How to fight ji­hadi ter­ror­ism

Financial Mirror (Cyprus) - - FRONT PAGE -

Open so­ci­eties are al­ways en­dan­gered. This is es­pe­cially true of Amer­ica and Europe to­day, as a re­sult of the ter­ror­ist at­tacks in Paris and else­where, and the way that Amer­ica and Europe, par­tic­u­larly France, have re­acted to them.

Ji­hadi ter­ror­ists, like the Is­lamic State (ISIS) and Al Qaeda, have dis­cov­ered the Achilles heel of our Western so­ci­eties: the fear of death. By stok­ing that fear through hor­rific at­tacks and macabre videos, the pub­li­cists of ISIS awaken and mag­nify it, lead­ing oth­er­wise sen­si­ble peo­ple in hith­erto open so­ci­eties to aban­don their rea­son.

Brain sci­en­tists have dis­cov­ered that emo­tion is an es­sen­tial com­po­nent of hu­man rea­son­ing. That dis­cov­ery ex­plains why ji­hadi ter­ror­ism poses such a po­tent threat to our so­ci­eties: the fear of death leads us and our lead­ers to think – and then be­have – ir­ra­tionally.

Brain science merely con­firms what ex­pe­ri­ence has long shown: When we are afraid for our lives, emo­tions take hold of our thoughts and ac­tions, and we find it dif­fi­cult to make ra­tio­nal judg­ments. Fear ac­ti­vates an older, more prim­i­tive part of the brain than that which for­mu­lates and sus­tains the ab­stract val­ues and prin­ci­ples of open so­ci­ety.

The open so­ci­ety is thus al­ways at risk from the threat posed by our re­sponse to fear. A gen­er­a­tion that has in­her­ited an open so­ci­ety from its par­ents will not understand what is re­quired to main­tain it un­til it has been tested and learns to keep fear from cor­rupt­ing rea­son. Ji­hadi ter­ror­ism is only the lat­est ex­am­ple. The fear of nu­clear war tested the last gen­er­a­tion, and the fear of com­mu­nism and fas­cism tested my gen­er­a­tion.

The ji­hadi ter­ror­ists’ ul­ti­mate goal is to con­vince Mus­lim youth world­wide that there is no al­ter­na­tive to ter­ror­ism. And ter­ror­ist at­tacks are the way to achieve that goal, be­cause the fear of death will awaken and mag­nify the la­tent anti-Mus­lim sen­ti­ments in Europe and Amer­ica, in­duc­ing the nonMus­lim pop­u­la­tion to treat all Mus­lims as po­ten­tial at­tack­ers.

And that is ex­actly what is hap­pen­ing. The hys­ter­i­cal an­tiMus­lim re­ac­tion to ter­ror­ism is gen­er­at­ing fear and re­sent­ment among Mus­lims liv­ing in Europe and Amer­ica. The older gen­er­a­tion re­acts with fear, the younger one with re­sent­ment; the re­sult is a breed­ing ground for po­ten­tial ter­ror­ists. This is a mu­tu­ally self-re­in­forc­ing, re­flex­ive process.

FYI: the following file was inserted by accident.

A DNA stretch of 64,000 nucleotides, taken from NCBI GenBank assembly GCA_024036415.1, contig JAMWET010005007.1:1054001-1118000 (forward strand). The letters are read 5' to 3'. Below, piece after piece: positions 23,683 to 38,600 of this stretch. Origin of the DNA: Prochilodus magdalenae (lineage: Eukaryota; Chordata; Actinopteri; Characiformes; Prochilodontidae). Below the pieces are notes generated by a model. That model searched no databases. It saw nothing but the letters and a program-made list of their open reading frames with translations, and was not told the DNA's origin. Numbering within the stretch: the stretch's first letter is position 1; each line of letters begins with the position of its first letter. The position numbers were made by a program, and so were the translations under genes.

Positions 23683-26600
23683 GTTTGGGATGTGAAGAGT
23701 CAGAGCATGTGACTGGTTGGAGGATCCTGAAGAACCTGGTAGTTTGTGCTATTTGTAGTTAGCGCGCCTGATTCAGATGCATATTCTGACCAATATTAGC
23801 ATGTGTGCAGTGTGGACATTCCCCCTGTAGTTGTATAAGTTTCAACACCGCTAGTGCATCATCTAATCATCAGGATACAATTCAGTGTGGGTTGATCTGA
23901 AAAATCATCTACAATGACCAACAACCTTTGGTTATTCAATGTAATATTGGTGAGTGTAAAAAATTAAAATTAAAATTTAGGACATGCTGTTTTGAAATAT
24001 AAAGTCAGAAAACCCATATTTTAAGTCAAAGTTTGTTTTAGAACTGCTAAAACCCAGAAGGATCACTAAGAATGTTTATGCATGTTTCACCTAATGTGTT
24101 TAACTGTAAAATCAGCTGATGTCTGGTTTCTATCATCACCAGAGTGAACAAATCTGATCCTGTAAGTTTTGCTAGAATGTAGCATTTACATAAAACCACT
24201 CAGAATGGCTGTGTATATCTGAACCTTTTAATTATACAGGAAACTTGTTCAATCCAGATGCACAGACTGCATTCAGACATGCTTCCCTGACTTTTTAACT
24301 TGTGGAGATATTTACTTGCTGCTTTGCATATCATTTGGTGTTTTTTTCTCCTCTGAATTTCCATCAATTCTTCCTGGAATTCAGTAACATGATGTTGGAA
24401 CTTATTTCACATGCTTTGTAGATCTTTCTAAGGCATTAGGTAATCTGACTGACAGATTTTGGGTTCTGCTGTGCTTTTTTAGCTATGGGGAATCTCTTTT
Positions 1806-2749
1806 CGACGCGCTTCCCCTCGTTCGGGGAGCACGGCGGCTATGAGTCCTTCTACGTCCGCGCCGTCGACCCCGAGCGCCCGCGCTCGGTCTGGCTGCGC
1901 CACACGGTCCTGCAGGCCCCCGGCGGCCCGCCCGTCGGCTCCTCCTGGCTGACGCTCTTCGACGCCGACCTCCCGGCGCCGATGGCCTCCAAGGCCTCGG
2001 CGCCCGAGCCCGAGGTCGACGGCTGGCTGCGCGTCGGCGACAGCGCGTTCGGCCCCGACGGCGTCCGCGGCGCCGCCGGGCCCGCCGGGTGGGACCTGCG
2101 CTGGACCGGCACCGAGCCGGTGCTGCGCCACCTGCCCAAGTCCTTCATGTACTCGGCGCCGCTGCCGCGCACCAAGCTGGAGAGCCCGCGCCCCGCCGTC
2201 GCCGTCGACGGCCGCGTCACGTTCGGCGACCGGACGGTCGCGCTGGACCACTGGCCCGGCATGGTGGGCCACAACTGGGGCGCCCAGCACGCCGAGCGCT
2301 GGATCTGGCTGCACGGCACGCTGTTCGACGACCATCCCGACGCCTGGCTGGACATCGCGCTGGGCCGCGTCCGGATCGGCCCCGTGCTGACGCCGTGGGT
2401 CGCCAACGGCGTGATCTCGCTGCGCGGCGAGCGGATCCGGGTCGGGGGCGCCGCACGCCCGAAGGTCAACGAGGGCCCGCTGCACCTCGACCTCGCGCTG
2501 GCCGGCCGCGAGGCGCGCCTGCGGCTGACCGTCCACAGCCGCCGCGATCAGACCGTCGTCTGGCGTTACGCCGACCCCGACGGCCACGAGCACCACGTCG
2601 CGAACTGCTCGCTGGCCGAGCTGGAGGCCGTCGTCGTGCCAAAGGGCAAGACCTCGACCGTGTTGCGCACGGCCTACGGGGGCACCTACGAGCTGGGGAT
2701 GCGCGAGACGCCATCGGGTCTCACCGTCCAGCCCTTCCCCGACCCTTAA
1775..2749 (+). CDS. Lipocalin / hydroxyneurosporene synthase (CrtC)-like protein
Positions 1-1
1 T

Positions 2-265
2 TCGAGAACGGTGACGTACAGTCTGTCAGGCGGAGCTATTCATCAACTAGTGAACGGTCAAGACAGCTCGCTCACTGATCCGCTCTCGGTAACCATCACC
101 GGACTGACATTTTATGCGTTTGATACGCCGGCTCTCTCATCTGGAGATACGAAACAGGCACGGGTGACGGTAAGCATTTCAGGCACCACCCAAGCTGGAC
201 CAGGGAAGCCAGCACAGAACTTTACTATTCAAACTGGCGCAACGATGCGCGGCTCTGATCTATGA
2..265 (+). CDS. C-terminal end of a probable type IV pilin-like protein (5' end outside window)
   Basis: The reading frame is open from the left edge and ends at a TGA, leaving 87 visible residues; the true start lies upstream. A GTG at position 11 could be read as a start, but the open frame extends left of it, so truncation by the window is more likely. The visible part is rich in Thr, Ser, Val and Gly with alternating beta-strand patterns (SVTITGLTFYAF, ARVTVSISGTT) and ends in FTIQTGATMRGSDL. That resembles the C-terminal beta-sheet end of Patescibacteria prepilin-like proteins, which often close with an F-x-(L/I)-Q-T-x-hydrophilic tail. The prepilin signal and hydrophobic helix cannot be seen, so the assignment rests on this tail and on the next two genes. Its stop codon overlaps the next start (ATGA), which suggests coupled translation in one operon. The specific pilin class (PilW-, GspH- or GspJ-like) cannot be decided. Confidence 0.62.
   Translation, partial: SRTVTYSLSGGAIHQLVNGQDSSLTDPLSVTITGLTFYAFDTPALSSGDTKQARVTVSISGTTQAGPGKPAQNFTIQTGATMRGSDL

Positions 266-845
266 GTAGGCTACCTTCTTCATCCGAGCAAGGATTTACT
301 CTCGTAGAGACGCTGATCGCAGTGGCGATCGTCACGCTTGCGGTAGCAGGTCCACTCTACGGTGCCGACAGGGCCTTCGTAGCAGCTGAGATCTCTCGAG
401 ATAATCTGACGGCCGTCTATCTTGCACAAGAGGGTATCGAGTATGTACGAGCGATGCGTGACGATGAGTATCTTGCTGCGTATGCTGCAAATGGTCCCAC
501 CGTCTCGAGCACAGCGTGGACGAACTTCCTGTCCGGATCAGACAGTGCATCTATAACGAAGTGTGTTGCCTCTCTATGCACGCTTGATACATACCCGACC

How can it be stopped and re­versed? Aban­don­ing the val­ues and prin­ci­ples un­der­ly­ing open so­ci­eties and giv­ing in to an anti-Mus­lim im­pulse dic­tated by fear cer­tainly is not the an­swer, though it may be dif­fi­cult to re­sist the temp­ta­tion. I ex­pe­ri­enced this per­son­ally when I watched the last Repub­li­can pres­i­den­tial de­bate; I could stop my­self only by re­mem­ber­ing that it must be ir­ra­tional to fol­low the wishes of your en­e­mies.

To re­move the dan­ger posed by ji­hadi ter­ror­ism, ab­stract ar­gu­ments are not enough; we need a strat­egy for de­feat­ing it. The chal­lenge is un­der­scored by the fact that the ji­hadi phe­nom­e­non has been with us for more than a gen­er­a­tion. In­deed, gain­ing a proper un­der­stand­ing of it may be im­pos­si­ble. But the at­tempt must be made.

Con­sider the Syr­ian con­flict, which is the root cause of the mi­gra­tion prob­lem that is pos­ing an ex­is­ten­tial threat to the Euro­pean Union as we know it. If it was re­solved, the world would be in bet­ter shape.

It is im­por­tant to recog­nise that ISIS is op­er­at­ing from a po­si­tion of weak­ness. While it is spread­ing fear in the world, its hold on its home ground is weak­en­ing. The United Na­tions Se­cu­rity Coun­cil has unan­i­mously adopted a res­o­lu­tion against it, and the lead­ers of ISIS are aware that their days in Iraq and Syria are num­bered.

Of course, the out­look for Syria re­mains highly un­cer­tain, and the con­flict there can­not be un­der­stood or tack­led in iso­la­tion. But one idea shines through crys­tal clear: it is an egre­gious mis­take to do what the ter­ror­ists want us to do. That is why, as 2016 gets un­der­way, we must reaf­firm our com­mit­ment to the prin­ci­ples of open so­ci­ety and re­sist the siren song of the likes of Don­ald Trump and Ted Cruz, how­ever hard that may be.

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